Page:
and Tiger for the painting she will do of them.  She's a genius!  I wonder what 
Kitty thought of us. She is new to Grenada from the smart set in London and we 
are all a bit weird after a lifetime of Lotus Eating!!
I am glad I didn't mention our rainy day yesterday to Hogan. ( Sorry about your 
bad hair day.) To day is rainless , hot but with a good s/ e breeze ruffling 
the papers on my desk. Well, I think it's s/e.  N says it's disgusting the way 
I get it wrong.  I'll have to get one of those thingummies that tell you and 
then abandon the wet finger.
Good to be alive!  Hope you all feel the same.
Sent from my BlackBerry® wireless device from Cable & Wireless

- Sunshine at Lance-aux-Epines
  • From: "Wild in Grenada" <Chris at wildingrenada.com>
  • Date: Sat, 5 Sep 2009 10:33:04 -0400
When everywhere else is overcast, Lance-aux-Epines always seems to be in the sunshine. Photo taken a couple of days ago. Taken from Westerhall Heights 12X zoom and cropped.
The showers I mentioned earlier are still heading in our direction, although the biggest look as if they will pass North of Grenada. Still a few hours off.
Hogan of  Grenada
You have been sent 1 picture.


These pictures were sent with Picasa, from Google.
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- Could we have some rain?
  • From: "Wild in Grenada" <Chris at wildingrenada.com>
  • Date: Sat, 5 Sep 2009 09:16:12 -0400
Good morning to you all,
The weather here today at 09:00 is hot with a good breeze.
Looking East, there are some showers passing South of Barbados, Their track if they continue, may give us some rain later. This area is part of a weak tropical wave.
Further East are two tropical waves one just West of the Cape Verdes and another a bit nearer.to us. Both are being given less than 30% chance of developing in the next 48 hours.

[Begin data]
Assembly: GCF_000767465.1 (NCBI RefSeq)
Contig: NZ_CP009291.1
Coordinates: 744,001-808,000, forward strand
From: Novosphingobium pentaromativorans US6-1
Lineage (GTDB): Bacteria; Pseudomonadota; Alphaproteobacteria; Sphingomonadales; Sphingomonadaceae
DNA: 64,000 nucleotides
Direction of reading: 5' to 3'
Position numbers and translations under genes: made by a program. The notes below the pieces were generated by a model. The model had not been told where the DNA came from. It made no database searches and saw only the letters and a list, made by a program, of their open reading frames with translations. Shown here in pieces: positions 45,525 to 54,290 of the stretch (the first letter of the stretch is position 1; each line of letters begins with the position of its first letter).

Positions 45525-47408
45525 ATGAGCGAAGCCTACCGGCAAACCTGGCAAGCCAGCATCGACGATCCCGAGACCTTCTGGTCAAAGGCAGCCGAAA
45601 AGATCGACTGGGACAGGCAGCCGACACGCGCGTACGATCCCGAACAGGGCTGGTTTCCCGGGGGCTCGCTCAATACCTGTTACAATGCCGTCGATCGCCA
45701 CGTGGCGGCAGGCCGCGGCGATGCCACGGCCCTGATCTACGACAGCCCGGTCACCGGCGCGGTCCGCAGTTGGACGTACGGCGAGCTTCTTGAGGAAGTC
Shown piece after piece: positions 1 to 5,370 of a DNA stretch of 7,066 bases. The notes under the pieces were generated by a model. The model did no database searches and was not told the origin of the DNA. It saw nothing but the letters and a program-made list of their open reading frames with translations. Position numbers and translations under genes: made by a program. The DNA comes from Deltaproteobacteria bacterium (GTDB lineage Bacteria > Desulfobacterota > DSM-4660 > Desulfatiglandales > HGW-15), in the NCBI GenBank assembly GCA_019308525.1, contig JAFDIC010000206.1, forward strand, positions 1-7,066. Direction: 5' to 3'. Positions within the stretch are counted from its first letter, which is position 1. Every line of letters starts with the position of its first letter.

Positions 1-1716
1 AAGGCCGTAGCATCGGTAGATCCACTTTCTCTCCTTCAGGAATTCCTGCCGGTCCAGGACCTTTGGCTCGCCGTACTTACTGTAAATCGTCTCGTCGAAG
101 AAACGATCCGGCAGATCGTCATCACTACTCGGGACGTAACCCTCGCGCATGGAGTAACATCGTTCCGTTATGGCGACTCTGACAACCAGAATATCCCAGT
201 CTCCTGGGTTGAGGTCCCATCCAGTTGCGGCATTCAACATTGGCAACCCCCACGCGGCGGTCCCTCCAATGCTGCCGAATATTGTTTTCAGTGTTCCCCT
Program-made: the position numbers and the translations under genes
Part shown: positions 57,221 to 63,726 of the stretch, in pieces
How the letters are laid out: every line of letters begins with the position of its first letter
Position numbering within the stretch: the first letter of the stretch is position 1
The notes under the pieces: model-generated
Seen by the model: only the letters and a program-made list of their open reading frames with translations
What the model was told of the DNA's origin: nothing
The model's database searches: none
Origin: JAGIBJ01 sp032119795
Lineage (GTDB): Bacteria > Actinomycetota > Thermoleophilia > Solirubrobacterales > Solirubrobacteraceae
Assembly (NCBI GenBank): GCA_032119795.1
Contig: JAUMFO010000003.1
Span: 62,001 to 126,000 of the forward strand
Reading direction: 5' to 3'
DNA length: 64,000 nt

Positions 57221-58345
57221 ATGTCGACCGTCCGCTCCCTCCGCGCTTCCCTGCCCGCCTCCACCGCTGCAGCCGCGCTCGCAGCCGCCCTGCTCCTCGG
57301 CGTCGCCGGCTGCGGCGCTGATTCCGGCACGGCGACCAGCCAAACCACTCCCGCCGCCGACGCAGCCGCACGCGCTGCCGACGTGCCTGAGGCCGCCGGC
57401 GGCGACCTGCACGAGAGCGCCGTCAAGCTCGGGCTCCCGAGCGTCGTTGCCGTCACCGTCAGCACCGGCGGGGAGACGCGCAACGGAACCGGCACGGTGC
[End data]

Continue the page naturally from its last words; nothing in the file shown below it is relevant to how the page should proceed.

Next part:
Yesterday was a mixed day for us. We had news that our granddaughter had shut her fingers in a door and broken her finger! She had to have an op to repair the damage. She is only 2 years old, very upsetting.  I put my back out turning some cement, still difficult to walk this morning. But in the evening we went to The Mangrove Hideaway (Westerhall) for a meal, then on to The Olde Skool Pub, near The Beach House, to enjoy some music from Treo (steel pans). We had a good evening there with some good friends.
Today I am resting and hoping for a little rain.
Hogan of Grenada

- Erika - Dominica
  • From: "Wild in Grenada" <Chris at wildingrenada.com>
  • Date: Thu, 3 Sep 2009 13:08:19 -0400
Looking at the info coming from Dominica, they seem to have had a pretty bad time. The airport info says they have had rain & Thunder for the last 14 hours! I haven't seen an reports from there yet. A friend has been in touch with her sister who says they have had lots of rain.
Here the high cloud is slowly fading. There are radar echoes of showers off to our NE and SE but no sign of cloud on the satellite images. I am wondering if they are false echoes bouncing off the heavy rain in Erika. I saw an example of that earlier today.
Hot and breezy from the East.scattered low clouds and wispy high clouds. Clear enough, hopefully to see the ISS (with Space Shuttle Discovery attached) fly over this evening from SW to NE` at 19:10 to 19:14. If you haven't seen this before, it is worth watching. It will look like a very bright star travelling across the sky. Face South to see it. The ISS will pass through the 'sting' of Scorpius (the Scorpion) and then through Sagittarius, It will pass close(ish) to Jupiter (the very bright planet)  then through Aquilla (near the bright star Altair), eventually fading out near Signus (as the satellite passes into the shadow of the Earth). This is all as seen from the South of Grenada, but won't vary much further north.  If anyone is interested in Grenada Astronomy info, then please send me an email and I will add you to an astronomy mail list.
Hogan of Grenada

- LIke Hogan Says
  • From: storm tracker <grenadatracker at gmail.com>
  • Date: Thu, 3 Sep 2009 07:41:09 -0400
Well, like Hogan says, we've got cloud...the promise of some rain (needed in the South) and Hoooooooot temperatures. He's probably right, it'll be like this all say, with the odd rainshower on the leeward side of the mountains.